Well it's June, and arguably one of the best months to be a fly angler in Michigan.  But then again, the other 11 months are pretty dang good as well.  However, the next month offers some of the best hatch-match dry fly fishing east of the Mississippi.  Dry fly fishing is the name of the game, and with the pure bio-mass and bio-diversity of insect life that pours from our rivers night after night for the next few weeks, it's sure a dang good time to be on the river.

Sulphurs are still available on most of our rivers, and with continued emergences each night, along with spinners, trout are still looking for those light colored bugs.  Mahoganies are probably the top producing mayfly on the water right now, just based on the fact of the numbers and the commonality across the watersheds.  Gray drakes have started, and several good reports across a few of the systems have the next few days looking like a good time to spend on the water with Gray drake spinners.  On the smaller rivers, finding a good Gray drake spinner fall can sometimes be like trying to find a needle in a haystack since the females tend to fly a signicant distance upstream before dropping their eggs.  However, if you can find spinners on the water, you can usually find trout feeding on them.  The spinners typically congregate on faster stretches and riffles, so target those areas.

Isonychia, or Iso's, are the next Big thing.  And when I say big, it's because they are the next of the major drake species.  The drakes - Siphlonurus, Isonychia, Ephemera, & Hexagenia - Gray Drakes, Iso's/Slate Drakes, Brown Drakes & Hex - can get even the most seasoned dry fly veteran weak in the knees.  Iso's typically are more consistent that the Gray drakes, and provide fairly dependable action throughout the month of June and into July.  Even when hatching in smaller numbers, the trout seem to be looking for them.  We always seem to come back to the discussion each year as to why the trout key in on Iso's as they do.  Some of us think it's because they are significantly easier for a trout to profile a dark colored spinner against the 'blue hour' dusk sky, rather than a gray or lighter colored mayfly.  Others of us just go the easy way out and say "they just taste good."  Either way, the trout seem to look for them more so than other bugs during these months, especially in the earlier bit of the evening later in the month before Brown drakes and hex in the late hours.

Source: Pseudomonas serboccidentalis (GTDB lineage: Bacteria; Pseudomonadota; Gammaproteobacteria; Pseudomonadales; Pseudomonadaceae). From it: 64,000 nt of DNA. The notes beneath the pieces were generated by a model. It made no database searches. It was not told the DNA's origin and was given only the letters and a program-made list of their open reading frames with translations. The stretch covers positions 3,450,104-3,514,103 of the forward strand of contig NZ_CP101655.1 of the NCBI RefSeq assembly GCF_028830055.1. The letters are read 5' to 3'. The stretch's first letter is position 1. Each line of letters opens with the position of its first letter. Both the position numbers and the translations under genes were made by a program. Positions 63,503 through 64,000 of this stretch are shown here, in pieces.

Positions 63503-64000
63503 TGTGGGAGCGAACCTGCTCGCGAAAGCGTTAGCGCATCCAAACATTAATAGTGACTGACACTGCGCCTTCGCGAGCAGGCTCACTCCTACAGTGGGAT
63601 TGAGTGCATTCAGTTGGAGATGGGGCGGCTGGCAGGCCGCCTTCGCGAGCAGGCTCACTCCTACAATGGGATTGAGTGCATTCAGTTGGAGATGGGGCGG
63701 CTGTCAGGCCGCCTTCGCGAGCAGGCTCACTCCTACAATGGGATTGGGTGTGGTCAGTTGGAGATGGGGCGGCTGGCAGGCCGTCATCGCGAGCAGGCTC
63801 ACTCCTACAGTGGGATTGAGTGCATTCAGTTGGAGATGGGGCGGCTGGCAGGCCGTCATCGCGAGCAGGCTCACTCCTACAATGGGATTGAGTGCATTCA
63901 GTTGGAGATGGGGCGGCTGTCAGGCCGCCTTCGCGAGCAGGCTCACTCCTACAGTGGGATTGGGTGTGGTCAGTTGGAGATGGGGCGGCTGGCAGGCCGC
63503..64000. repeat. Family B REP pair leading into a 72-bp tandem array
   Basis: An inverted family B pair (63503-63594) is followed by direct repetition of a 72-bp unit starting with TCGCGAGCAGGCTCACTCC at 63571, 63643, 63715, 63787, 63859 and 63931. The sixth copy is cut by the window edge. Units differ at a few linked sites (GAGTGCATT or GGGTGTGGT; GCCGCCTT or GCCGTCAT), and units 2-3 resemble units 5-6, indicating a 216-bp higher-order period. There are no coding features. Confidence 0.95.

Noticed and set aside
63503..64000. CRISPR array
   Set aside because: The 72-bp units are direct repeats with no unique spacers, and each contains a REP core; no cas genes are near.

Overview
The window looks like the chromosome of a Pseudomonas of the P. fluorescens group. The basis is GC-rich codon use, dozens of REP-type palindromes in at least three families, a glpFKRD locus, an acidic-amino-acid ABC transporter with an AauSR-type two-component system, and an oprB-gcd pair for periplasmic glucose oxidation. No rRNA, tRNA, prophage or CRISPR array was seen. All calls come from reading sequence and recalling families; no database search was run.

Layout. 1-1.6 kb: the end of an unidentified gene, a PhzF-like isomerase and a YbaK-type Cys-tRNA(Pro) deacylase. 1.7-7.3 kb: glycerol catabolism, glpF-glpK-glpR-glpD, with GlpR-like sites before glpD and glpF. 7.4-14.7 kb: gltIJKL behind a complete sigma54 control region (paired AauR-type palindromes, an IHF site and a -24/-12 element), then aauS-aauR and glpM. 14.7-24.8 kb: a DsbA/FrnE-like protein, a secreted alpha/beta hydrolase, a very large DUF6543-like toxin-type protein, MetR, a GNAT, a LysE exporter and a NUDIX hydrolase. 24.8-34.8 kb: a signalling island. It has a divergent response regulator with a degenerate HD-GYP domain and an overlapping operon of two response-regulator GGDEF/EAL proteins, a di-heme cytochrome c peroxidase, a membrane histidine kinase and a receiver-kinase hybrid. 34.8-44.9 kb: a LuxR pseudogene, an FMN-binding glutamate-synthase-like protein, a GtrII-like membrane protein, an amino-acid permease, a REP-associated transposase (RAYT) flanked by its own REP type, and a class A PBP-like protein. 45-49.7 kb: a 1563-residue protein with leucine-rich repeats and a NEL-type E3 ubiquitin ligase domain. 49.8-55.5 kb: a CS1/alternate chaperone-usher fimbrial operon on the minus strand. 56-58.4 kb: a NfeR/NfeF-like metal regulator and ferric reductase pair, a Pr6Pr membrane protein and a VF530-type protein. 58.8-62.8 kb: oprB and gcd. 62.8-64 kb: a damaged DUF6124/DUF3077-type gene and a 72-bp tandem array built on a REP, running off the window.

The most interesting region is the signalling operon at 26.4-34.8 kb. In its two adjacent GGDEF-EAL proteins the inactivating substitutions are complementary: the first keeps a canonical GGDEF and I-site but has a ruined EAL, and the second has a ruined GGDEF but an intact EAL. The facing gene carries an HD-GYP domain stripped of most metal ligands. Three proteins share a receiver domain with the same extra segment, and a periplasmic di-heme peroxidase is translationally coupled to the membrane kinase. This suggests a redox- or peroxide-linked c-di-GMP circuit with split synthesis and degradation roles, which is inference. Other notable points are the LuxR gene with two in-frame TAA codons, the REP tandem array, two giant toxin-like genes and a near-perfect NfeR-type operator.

Brown drakes are on deck.  The Au Sable has them pretty much system wide at this point, and the Manistee is starting to see some smaller emergences here and there.  We've seen a few coming off the beaver ponds of the upper Jordan, as the water temps are a little warmer than that of downstream.  The big lakes have been kicking off drakes for a few days as well.  Realistically, we are still a few solid days out before a good first emergence on most of the northern systems, and middle of next week to next weekend for some solid brown drake action in the tip of the mitt.

Waugoshance is still heating up well.  The fish that had moved in prior to the holiday got beat up pretty bad, but the warmer weather has new fish coming in almost daily.  The larger smallmouth are starting to show up and should do so for the better part of the next 2-3 weeks.  Carp are starting to show up in better numbers as well cruising the shallows.  Spawning activitiy has been limited, but should start more so in the coming week.

All in all, June is starting off with a bang, and we couldn't be more excited!  It's nice to think we have a great summer ahead of us!